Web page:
This discrepancy has generated a significant amount of misinformation that everyone from ELD manufacturers to ELD opponents have used to spread rumors. According to FMCSA, all inspectors and roadside enforcement personnel are ready and will be enforcing the new ELD regulations starting next week. If you have heard your state is taking a different approach, please let SBCA know and we will happy to research those claims.
Do You Need to Have an ELD in Every Vehicle?
Given the parameters above, ELDs may not be necessary for every vehicle in a component manufacturer’s (CM’s) fleet. For instance, if a majority of a CM’s deliveries meet all the criteria listed above and don’t require RODS, ELDs could be reserved for only the vehicles necessary to complete the deliveries needing RODS.
A CM could also elect to not permanently install an ELD, but rather utilize portable ELD devices. If a CM chooses this route, ensure there is a fixed mount in the vehicle that allows the driver to see the ELD’s readout while seated. Smartphones can be used as an ELD, as long as they meet the required technical specifications. The employer, not the driver, is responsible for making sure every device used is a registered and compliant ELD.
It’s important to point out that while the ELD can be portable, there is certain documentation that is required to be in the vehicle with the driver when the ELD is being used. When using portable ELD devices, the CM will have to decide whether to make the packet of documents portable as well, or put a packet in every vehicle.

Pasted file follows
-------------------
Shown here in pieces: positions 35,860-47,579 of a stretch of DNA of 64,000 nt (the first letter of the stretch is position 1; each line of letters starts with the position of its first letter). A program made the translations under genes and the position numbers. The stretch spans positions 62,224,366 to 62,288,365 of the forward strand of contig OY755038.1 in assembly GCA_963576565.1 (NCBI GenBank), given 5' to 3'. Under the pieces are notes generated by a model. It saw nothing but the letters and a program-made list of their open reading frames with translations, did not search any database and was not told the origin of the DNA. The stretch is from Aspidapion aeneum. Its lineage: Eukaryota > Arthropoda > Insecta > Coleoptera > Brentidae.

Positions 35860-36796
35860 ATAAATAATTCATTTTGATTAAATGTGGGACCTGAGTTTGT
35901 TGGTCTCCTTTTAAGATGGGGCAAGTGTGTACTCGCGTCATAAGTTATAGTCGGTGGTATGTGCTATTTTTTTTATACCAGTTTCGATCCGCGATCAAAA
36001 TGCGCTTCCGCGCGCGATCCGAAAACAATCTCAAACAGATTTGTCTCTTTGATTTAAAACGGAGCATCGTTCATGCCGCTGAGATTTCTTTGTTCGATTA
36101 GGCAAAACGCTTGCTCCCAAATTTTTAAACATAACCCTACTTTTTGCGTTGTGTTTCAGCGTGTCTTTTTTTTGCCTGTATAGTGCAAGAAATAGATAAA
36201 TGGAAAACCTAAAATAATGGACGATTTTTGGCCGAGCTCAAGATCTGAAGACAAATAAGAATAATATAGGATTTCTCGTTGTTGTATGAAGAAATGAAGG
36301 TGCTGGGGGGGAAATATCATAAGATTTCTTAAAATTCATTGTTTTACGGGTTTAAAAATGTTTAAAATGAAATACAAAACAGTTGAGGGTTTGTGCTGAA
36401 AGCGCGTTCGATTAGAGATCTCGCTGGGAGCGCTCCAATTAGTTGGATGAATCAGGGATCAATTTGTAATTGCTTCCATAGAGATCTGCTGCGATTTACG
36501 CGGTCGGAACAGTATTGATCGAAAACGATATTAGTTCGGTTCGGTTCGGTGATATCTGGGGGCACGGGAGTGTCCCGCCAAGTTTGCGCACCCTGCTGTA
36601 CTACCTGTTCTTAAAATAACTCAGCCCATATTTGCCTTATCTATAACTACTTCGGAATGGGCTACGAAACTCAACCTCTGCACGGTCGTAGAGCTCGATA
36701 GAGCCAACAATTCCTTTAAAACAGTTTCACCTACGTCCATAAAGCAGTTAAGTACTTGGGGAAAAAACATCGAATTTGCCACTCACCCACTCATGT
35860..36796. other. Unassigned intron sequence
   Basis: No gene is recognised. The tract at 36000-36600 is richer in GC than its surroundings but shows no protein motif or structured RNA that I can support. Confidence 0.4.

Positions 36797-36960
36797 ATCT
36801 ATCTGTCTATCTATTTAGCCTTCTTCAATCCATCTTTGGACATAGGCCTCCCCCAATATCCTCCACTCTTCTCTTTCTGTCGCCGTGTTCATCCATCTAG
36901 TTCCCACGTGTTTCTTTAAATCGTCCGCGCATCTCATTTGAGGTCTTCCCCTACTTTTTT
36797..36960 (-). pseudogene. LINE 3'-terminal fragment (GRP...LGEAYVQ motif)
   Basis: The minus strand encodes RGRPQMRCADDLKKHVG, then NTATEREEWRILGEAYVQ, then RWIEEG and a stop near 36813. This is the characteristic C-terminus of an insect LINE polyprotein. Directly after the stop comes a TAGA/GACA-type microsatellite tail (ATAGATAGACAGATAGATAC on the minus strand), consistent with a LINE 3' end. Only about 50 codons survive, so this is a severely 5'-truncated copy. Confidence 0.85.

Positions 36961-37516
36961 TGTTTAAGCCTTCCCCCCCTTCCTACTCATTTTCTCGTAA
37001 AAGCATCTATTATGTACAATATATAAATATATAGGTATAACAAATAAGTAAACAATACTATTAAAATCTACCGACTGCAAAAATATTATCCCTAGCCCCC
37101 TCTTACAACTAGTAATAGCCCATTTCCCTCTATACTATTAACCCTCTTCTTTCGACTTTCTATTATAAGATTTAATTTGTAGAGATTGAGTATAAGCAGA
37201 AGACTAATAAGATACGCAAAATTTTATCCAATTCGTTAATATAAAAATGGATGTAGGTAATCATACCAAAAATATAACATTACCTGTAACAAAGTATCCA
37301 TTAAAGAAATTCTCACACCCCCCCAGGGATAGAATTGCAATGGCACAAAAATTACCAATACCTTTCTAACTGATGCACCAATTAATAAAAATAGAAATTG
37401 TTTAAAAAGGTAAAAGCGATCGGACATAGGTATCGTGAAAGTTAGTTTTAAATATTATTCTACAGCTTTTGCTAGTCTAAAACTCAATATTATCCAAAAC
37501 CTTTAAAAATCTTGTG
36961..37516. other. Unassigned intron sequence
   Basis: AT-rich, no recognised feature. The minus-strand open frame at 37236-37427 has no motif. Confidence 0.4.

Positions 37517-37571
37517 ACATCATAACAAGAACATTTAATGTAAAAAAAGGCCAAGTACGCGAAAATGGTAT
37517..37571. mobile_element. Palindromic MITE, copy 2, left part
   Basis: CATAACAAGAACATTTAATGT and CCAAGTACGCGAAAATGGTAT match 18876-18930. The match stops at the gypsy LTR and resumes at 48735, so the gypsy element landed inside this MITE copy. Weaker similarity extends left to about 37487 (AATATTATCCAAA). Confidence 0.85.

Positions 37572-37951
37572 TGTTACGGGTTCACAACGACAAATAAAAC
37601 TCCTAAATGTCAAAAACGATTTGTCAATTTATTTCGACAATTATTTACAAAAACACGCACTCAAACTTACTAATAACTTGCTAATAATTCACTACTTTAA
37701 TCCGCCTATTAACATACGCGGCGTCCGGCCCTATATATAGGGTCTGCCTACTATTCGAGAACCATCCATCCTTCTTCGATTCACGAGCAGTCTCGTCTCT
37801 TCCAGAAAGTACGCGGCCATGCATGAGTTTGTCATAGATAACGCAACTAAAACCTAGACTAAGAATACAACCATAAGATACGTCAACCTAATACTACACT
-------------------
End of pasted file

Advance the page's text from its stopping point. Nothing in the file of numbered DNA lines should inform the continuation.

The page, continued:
Here are 14 tips for evaluating ELD systems and choosing the right option for your fleet.
How Long Must ELD Records Be Kept?
RODS should be retained by the employer for six months, including a back-up copy of the data on a device other than the ELD. The employer must ensure that these records are stored securely to protect driver privacy.
How Does the New Rule Address Driver Harassment?
The new rule defines driver harassment as any action taken by an employer toward one of its drivers that the employer “knew, or should have known, would result in the driver violating hours of service (HOS) rules in 49 CFR 395 or 49 CFR 392.3.”
If RODS aren’t required for a trip now, that will not change under the new ELD rule. While there are a few states that haven’t adopted these rules for intrastate trade (trips within their borders), it is likely all states will do so soon or risk losing important federal transportation funding.
If you have a limited number of trips that require RODS, and you are concerned about enforcement in the short term, you have three simple options. One, you can use a pre-2000 model year vehicle to make those delivers and still fill out paper logs (as long as the engine hasn’t been replaced with a newer model). Two, you can spread these trips out amongst multiple drivers to ensure no one does more than eight in any thirty-day period. Three, you can purchase a mobile ELD and move it to the truck and the driver who needs it. There are a lot of ELD options available. For the long term, it makes sense to evaluate all of the technology and services out there to find the best fit for your company’s circumstances.
Again, enforcement of the new ELD rule begins on December 18, 2017. However, you will likely have until April 1, 2018 before financial penalties are assessed and vehicles are placed out of service at the time of inspection.